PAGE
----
''My book profited from the Gaza war. A lot of Jews have told me that the Gaza war was too much for them.''
Not a survey of the daily problems facing Israel, The Invention of the Jewish People instead probes deeper questions of identity. ''The real problem facing Israel is much, much more than the occupation of the Palestinian territories or our borders with Syria. It is about our history.''
In short, the book's central thesis is that the story of the Jews' exile from the biblical land of Israel by the Romans in AD70 is nothing more than an invention of Zionist propagandists from the 1850s onwards.
''There simply was no exile,'' says Sand. ''How is it possible that the Romans could have exiled a whole people from a land? It is impossible.''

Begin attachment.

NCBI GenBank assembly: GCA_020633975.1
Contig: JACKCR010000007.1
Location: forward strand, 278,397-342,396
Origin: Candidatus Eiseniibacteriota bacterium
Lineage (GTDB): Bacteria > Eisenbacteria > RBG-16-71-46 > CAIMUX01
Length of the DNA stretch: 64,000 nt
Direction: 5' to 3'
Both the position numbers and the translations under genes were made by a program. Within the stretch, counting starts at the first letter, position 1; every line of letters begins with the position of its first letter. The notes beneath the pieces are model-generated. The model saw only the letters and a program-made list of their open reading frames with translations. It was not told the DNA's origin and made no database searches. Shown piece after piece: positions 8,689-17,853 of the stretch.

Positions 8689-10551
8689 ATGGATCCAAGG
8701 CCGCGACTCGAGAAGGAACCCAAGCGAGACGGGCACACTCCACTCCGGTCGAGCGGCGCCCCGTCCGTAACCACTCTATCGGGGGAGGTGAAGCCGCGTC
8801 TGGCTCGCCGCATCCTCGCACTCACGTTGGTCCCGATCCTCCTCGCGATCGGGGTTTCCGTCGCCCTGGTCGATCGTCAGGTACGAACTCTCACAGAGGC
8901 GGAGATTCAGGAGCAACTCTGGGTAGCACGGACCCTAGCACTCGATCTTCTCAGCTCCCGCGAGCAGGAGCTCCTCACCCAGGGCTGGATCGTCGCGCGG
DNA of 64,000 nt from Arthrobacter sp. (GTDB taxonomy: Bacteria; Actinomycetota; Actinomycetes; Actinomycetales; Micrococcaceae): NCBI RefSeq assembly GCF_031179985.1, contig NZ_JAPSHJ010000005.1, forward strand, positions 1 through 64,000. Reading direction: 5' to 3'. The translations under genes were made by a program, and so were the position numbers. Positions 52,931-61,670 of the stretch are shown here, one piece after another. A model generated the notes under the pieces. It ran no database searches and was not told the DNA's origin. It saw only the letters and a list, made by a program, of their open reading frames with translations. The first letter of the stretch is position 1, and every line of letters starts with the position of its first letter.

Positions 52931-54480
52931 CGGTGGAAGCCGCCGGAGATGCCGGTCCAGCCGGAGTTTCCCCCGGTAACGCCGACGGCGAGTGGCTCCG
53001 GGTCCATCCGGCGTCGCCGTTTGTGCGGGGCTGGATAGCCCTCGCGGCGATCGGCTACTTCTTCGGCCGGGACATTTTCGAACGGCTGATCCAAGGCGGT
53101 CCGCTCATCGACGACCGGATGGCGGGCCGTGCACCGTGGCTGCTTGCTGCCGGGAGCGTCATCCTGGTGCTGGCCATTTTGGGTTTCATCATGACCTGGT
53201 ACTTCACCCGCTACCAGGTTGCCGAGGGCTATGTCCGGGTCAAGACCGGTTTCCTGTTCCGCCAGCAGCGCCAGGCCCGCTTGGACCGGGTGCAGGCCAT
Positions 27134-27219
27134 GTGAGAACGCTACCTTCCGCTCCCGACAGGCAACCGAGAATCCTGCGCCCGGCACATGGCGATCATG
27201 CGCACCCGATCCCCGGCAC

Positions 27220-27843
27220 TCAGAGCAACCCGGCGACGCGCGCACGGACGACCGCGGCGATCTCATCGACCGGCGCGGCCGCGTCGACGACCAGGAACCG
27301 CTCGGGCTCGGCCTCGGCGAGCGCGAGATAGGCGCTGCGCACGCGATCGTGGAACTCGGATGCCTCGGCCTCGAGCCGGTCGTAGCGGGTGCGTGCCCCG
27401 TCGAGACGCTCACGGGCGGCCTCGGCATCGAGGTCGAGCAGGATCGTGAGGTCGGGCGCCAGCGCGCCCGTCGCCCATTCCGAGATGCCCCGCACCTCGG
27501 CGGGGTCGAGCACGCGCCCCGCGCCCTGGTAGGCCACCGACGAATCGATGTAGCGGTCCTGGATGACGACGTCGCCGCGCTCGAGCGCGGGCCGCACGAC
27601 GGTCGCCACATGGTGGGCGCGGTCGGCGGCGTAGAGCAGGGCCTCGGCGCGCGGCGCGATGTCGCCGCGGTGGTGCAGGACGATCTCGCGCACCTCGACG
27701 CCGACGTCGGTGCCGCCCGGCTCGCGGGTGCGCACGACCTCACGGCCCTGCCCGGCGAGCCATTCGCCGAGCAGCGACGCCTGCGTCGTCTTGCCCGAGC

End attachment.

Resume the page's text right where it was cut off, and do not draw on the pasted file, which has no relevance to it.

And if there was no Jewish exile, Sand argues, then there can be no justification for the return.
''How could Zionism justify the return of the Jews to a land from which the Jews never left? Without this, the whole basis for creating the modern state of Israel collapses.''
Often labelled an anti-Zionist Israel-basher, Sand describes himself as post-Zionist. ''I am angry when I hear people say that I am anti-Israel, or that I am somehow racist against Jews. I love this country very much.''
Not long after getting married in 1973, Sand and his wife, Varder, seriously considered emigrating to Australia. Instead he won a scholarship to the acclaimed Ecole des Hautes Etudes en Sciences Sociales in Paris where he completed a masters in contemporary French history and doctoral thesis on the philosopher Georges Sorel.
His PhD impressed people at home so much that in 1982 he was lured back to a teaching position at Tel Aviv University. Eventually that led to permanent tenure and a chair in European history.